The head of the World Trade Organization, Roberto Azevedo, said on Thursday that he will step down from his position effective August 31 after seven years at the helm of the global trade body.
His second four-year term had been due to end in August 2021. In a statement, he said the decision to resign was personal and the timing allowed for a successor to be chosen well before WTO council meetings next year.
The WTO has come under pressure to justify its relevance after the United States froze its appeals body by blocking appointments of judges for over two years.
The terms of two of the last three judges on the WTO’s appellate body ended on 10 December. Their departure left countries’ trade disputes open as the organisation became unable to issue rulings. Its lower court is still be able to hear cases, but if a country appeals to the higher court, the lower court’s decisions will be irrelevant.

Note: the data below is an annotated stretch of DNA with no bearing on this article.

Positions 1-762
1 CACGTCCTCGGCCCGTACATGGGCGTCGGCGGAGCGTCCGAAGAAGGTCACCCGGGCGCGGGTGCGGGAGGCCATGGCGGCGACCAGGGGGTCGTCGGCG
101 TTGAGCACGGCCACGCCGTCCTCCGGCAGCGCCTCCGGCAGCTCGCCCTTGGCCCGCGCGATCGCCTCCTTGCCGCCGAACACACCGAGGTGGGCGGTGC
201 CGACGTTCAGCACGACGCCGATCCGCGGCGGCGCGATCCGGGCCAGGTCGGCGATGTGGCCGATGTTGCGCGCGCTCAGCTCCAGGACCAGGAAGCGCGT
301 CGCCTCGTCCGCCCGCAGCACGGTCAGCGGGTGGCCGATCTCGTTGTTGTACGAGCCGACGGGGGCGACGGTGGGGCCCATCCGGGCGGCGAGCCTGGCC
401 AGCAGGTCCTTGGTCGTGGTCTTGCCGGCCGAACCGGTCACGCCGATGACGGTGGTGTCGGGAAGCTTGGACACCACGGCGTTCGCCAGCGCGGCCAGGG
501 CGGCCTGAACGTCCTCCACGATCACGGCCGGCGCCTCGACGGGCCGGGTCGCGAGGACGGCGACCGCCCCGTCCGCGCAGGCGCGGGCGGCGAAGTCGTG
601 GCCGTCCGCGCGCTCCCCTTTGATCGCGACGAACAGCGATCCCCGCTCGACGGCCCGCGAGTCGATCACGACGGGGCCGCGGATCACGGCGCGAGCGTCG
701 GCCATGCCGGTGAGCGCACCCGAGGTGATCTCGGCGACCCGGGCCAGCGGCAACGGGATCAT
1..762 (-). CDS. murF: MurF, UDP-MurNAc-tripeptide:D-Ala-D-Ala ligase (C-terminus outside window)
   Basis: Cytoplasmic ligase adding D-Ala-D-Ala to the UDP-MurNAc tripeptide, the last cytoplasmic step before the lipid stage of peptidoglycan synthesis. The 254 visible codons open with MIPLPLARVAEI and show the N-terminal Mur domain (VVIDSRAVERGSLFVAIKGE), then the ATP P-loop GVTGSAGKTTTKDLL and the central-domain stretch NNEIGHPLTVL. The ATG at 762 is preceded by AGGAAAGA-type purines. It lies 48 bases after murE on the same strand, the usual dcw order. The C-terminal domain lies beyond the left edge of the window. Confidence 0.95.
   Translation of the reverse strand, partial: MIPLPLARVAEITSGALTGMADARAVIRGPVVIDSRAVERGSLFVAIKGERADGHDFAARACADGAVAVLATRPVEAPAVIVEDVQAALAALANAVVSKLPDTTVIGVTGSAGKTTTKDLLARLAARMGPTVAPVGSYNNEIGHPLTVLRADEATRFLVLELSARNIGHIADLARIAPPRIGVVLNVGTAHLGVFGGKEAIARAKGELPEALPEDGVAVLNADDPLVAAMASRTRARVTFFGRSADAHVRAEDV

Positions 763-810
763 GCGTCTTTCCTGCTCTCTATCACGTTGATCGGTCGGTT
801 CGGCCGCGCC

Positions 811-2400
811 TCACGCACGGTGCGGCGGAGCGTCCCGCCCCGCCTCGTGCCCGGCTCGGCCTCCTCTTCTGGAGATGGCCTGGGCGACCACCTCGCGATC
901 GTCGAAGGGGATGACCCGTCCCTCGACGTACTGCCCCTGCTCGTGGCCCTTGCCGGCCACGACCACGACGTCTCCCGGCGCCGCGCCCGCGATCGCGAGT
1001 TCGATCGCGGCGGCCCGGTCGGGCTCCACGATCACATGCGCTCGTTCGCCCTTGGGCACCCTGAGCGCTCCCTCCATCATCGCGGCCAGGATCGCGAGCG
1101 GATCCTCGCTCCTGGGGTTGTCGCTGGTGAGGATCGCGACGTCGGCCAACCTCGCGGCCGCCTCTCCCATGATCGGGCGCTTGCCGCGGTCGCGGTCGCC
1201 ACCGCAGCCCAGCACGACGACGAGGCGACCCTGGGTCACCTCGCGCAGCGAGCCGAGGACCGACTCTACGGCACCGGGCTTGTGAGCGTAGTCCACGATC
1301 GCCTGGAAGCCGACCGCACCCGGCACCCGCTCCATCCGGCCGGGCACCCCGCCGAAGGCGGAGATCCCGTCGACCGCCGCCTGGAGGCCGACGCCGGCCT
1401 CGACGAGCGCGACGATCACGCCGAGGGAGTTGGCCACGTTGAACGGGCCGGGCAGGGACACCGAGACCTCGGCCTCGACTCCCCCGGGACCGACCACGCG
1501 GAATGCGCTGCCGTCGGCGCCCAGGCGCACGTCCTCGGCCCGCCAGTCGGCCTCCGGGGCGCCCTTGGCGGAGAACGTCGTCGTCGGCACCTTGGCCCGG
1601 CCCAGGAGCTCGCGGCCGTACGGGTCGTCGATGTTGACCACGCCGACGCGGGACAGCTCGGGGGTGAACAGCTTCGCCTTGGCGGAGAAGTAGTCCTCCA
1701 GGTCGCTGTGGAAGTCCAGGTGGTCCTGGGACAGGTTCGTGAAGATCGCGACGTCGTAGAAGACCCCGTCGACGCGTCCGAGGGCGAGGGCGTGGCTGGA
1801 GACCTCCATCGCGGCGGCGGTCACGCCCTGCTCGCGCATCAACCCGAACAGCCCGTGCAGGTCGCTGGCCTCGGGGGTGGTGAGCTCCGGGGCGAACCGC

With the WTO’s paralysis, countries could abuse sanctions to limit imports. In order to reform the WTO, consensus from its 164 member countries is required.
In January, as a temporary measure, the EU and 16 WTO members, including China, agreed to establish a body to bypass the United States’ blockage of the WTO’s appeals body. The US is not among the signatories.